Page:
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 Table of Contents    
LETTER TO THE EDITOR
Year : 2016  |  Volume : 48  |  Issue : 3  |  Page : 339-340
 

Does orally dissolving formulation of clobazam provide clinical advantage over it's standard formulation


Founder, Plasma Medical Services, Nerul, Navi Mumbai, Maharashtra, India

Date of Web Publication23-May-2016

Correspondence Address:
Dr. Anant Dhondopant Patil
Founder, Plasma Medical Services, Nerul, Navi Mumbai, Maharashtra
India
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Source of Support: None, Conflict of Interest: None


DOI: 10.4103/0253-7613.182877

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How to cite this article:
Patil AD. Does orally dissolving formulation of clobazam provide clinical advantage over it's standard formulation. Indian J Pharmacol 2016;48:339-40

How to cite this URL:
Patil AD. Does orally dissolving formulation of clobazam provide clinical advantage over it's standard formulation. Indian J Pharmacol [serial online] 2016 [cited 2019 Oct 18];48:339-40. Available from: http://www.ijp-online.com/text.asp?2016/48/3/339/182877


Sir,

Oral formulation with modified drug delivery is usually designed to address some clinical concern such as difficulty in swallowing or overcome pharmacological limitations of the drug such as improving bioavailability or speeding the onset of action.[1] Orally dissolving tablet has potential to improve onset of action or convenience of administration which in turn may improve patient compliance.[2]

Orally dissolving tablet of clobazam has been recently developed to facilitate drug administration in children.[2] Before knowing whether the new formulation facilitates drug administration in children, one needs to understand whether the drug administration is really a problem.

In a recently published study, clobazam in stable dosage was effective for Lennox–Gastaut syndrome resulting in drop seizure and total seizure improvements consistently for >3 years. This clinical trial included children above 2 years of age and adults up to 60 years of age. Some patients even received treatment up to 6 years.[3] With availability of such long-term efficacy and safety data, compliance does not seem to be a major problem. The innovator's clobazam tablet is available in the market since close to four decades,[4] and neither major concerns regarding compliance or convenience have been reported regarding oral administration of standard tablet of clobazam or need for orally dissolving tablet has been stressed in the literature. Standard formulation of clobazam has been successfully used in children with different types of epilepsy.[5]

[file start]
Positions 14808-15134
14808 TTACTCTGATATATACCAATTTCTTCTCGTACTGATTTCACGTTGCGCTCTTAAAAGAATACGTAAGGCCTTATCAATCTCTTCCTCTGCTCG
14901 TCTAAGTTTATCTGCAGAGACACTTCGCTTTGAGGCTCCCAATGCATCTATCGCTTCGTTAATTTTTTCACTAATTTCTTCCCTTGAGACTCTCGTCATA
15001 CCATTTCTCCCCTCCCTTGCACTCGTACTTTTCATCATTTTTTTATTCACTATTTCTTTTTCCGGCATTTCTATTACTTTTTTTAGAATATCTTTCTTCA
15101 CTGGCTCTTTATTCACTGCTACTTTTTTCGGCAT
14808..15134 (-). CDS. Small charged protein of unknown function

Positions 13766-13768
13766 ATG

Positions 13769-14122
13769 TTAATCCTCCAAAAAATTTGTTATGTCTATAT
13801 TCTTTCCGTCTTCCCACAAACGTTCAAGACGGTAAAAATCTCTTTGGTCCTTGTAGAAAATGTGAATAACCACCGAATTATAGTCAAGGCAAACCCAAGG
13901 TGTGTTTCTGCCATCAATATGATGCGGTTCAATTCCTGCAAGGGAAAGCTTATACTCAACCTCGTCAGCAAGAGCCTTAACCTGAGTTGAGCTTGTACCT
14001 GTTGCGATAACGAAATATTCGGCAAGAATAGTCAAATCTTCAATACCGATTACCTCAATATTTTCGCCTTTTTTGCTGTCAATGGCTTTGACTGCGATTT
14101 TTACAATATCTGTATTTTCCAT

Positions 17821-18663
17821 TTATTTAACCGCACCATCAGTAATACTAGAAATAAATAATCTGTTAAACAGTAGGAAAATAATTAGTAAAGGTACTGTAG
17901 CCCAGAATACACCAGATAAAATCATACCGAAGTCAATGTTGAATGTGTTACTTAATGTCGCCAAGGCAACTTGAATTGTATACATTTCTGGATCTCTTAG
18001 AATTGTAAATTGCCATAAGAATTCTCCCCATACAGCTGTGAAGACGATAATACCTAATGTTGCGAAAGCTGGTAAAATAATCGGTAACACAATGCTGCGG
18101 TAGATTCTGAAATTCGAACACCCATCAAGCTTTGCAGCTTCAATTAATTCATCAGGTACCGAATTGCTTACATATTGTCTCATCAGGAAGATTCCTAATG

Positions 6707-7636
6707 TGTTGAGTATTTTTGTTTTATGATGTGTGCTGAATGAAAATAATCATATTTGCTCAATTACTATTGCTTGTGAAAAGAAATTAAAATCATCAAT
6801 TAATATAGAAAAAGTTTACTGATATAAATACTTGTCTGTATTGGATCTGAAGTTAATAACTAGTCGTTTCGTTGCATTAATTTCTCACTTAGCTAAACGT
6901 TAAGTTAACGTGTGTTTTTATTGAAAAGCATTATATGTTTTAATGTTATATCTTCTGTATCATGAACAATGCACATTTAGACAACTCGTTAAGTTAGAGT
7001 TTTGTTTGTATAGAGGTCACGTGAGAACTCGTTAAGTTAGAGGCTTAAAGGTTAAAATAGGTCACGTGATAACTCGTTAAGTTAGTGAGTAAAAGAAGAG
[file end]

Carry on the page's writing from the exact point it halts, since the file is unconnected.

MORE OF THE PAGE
The other objective of preparing orally dissolving formulation of clobazam is to control the epileptic attack in shortest possible time.[2] During the seizure attack, it is highly unlikely that clinician will use orally dissolving tablet. Injection of benzodiazepine becomes the choice in urgent situation to control ongoing seizures.

In regards to the onset of action, clobazam standard formulation also has a fast onset of action.[6] The question whether mouth dissolving tablet provides clinically meaningful faster onset of action compared to standard tablet has to be answered by conducting a comparative clinical trial. Currently, to the best of my knowledge, there are no published clinical trials with orally dissolving formulation of clobazam to show its efficacy and safety in epilepsy patients. Pharmacokinetic study in animal [2] needs to be replicated in human beings because orally dissolving tablet may not be bioequivalent to the conventional oral tablet.[1] Unless bioequivalence study versus innovator's clobazam tablet and a clinical trial with new formulation in epilepsy patients are conducted, it is difficult to comment on its clinical advantage over standard formulation.